We the People Demand our Data Back

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Article Takeaways:

  • What CCPA law is and what it means for consumer data.
  • The opportunities the GDPR style data law presents to tech companies storing data.
  • In an age of data breaches, policies such as these won’t hold you back.

On January 1, 2020, the California Consumer Privacy Act (CCPA) went into effect.

The CCPA mandates FANG other tech social giants to better protect consumer data in addition to allowing their users to see it, block it, or remove it should they wish.

As a consequence of Facebook’s Cambridge Analytica scandal back in 2018, State governments are finally putting more protection around consumer privacy and permitting people to take back control of their data.

CCPA will also mean that people can choose whether companies collect, sell and store their data. Following on from Europe’s GDPR act, it’s only going to be a matter of time until the US Federal government figures out what Facebook really is and protects all of its Citizens.

Initially, CCPA’s goal was to make ‘California’ businesses more transparent to their consumers.  And although the intention was good, so far, we haven’t really seen consumers and businesses apply the act in the manner it was conceived.

As it stands, most companies weren’t ready for January’s CCPA changes, despite personal data transparency being one of the biggest consumer concerns of in 2020.

That said, the policy has presented 2 great opportunities:

  • A chance to build (or rebuild) trust with consumers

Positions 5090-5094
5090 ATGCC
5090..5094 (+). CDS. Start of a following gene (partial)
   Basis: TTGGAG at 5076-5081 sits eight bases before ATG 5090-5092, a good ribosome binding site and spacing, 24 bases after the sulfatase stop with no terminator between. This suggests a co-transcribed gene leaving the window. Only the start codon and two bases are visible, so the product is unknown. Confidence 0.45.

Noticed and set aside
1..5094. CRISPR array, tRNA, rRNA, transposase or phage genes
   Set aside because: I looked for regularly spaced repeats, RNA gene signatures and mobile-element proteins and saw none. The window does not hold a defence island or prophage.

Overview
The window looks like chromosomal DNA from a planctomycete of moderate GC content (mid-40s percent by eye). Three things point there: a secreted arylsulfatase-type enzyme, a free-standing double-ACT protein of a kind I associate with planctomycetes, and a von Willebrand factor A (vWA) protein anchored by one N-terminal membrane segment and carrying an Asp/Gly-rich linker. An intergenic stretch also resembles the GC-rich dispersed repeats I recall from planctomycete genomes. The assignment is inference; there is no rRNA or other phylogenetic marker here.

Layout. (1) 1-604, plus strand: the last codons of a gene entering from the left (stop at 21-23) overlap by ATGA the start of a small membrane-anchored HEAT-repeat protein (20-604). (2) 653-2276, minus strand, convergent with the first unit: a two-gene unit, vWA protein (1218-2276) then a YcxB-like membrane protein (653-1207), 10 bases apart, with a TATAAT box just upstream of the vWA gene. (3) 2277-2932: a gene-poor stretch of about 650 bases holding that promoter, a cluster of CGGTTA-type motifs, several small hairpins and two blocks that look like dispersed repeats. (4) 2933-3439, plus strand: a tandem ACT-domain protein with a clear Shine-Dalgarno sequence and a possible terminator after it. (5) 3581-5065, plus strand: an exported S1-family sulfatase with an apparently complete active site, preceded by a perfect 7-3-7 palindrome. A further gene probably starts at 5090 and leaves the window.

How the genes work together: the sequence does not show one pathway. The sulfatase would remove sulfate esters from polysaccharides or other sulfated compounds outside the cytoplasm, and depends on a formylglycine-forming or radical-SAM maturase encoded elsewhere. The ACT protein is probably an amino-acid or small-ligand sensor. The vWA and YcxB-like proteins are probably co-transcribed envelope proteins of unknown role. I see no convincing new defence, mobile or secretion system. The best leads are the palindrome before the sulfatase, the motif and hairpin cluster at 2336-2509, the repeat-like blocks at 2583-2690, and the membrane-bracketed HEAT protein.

• A chance to examine consumer data use and collection practices

Unfortunately, we are seeing this typically applied as a one-time bottom of the page button to be approved or rejected by a web user. It only shows up once and once you click your preference, the only other way you can change it is by emailing the company in many instances.

This is a very poor show.

Consumers will far from see this as a way for brands to build trust.  Instead, it’s just another bland page from the company’s terms and conditions that most of us scroll past to click approve.

But, CCPA is actually a BIG deal for advertisers and brands.

Companies finally have the chance to be ‘transparent’ in almost every way, from price transparency as practiced by Everlane, to ingredient sourcing information as displayed by Native Deodorant.

Imagine if a company added a “your data value” to this type of chart and offered consumer discounts for allowing them to collect and sell their data.  This could also be shown to customers as a data road map, highlighting what is collected, where it goes and what it’s being used for.

Even if this doesn’t work for all, the idea behind it is that people demand not only pieces of the puzzle, but the whole thing and are rewarded accordingly.

In 2020 people care deeply about what they are giving up when buying a product, service or simply reading content online.  Showing something is far better than nothing. 

With CCPA’s potential opportunities, we know it’s only a matter of time before the Federal government puts a blanketing consumer data act into place.

And, in an age of data breaches, policies such as these won’t hold you back. Rather, they’ll give you the leg up and competitive advantage you need in order to foster trust with your audience more quickly and effectively on every step of their customer journey.

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